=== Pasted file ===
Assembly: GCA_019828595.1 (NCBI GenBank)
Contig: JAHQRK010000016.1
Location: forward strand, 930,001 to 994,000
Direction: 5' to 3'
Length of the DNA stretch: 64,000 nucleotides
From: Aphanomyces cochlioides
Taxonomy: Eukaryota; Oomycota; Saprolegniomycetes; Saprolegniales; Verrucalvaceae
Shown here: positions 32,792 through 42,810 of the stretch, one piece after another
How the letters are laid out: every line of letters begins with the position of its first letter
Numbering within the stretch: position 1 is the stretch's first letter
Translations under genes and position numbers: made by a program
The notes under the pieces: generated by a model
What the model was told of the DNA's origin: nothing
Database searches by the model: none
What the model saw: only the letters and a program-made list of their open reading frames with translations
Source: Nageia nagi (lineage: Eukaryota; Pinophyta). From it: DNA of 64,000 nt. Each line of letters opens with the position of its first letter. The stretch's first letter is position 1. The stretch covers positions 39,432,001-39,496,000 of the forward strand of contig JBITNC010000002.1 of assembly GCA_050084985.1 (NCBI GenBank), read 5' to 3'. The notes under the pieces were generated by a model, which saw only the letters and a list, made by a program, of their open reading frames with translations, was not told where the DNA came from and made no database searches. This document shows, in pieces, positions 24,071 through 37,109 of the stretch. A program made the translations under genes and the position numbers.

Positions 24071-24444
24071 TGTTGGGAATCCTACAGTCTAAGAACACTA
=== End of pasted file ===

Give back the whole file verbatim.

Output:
Assembly: GCA_019828595.1 (NCBI GenBank)
Contig: JAHQRK010000016.1
Location: forward strand, 930,001 to 994,000
Direction: 5' to 3'
Length of the DNA stretch: 64,000 nucleotides
From: Aphanomyces cochlioides
Taxonomy: Eukaryota; Oomycota; Saprolegniomycetes; Saprolegniales; Verrucalvaceae
Shown here: positions 32,792 through 42,810 of the stretch, one piece after another
How the letters are laid out: every line of letters begins with the position of its first letter
Numbering within the stretch: position 1 is the stretch's first letter
Translations under genes and position numbers: made by a program
The notes under the pieces: generated by a model
What the model was told of the DNA's origin: nothing
Database searches by the model: none
What the model saw: only the letters and a program-made list of their open reading frames with translations
Source: Nageia nagi (lineage: Eukaryota; Pinophyta). From it: DNA of 64,000 nt. Each line of letters opens with the position of its first letter. The stretch's first letter is position 1. The stretch covers positions 39,432,001-39,496,000 of the forward strand of contig JBITNC010000002.1 of assembly GCA_050084985.1 (NCBI GenBank), read 5' to 3'. The notes under the pieces were generated by a model, which saw only the letters and a list, made by a program, of their open reading frames with translations, was not told where the DNA came from and made no database searches. This document shows, in pieces, positions 24,071 through 37,109 of the stretch. A program made the translations under genes and the position numbers.

Positions 24071-24444
24071 TGTTGGGAATCCTACAGTCTAAGAACACTA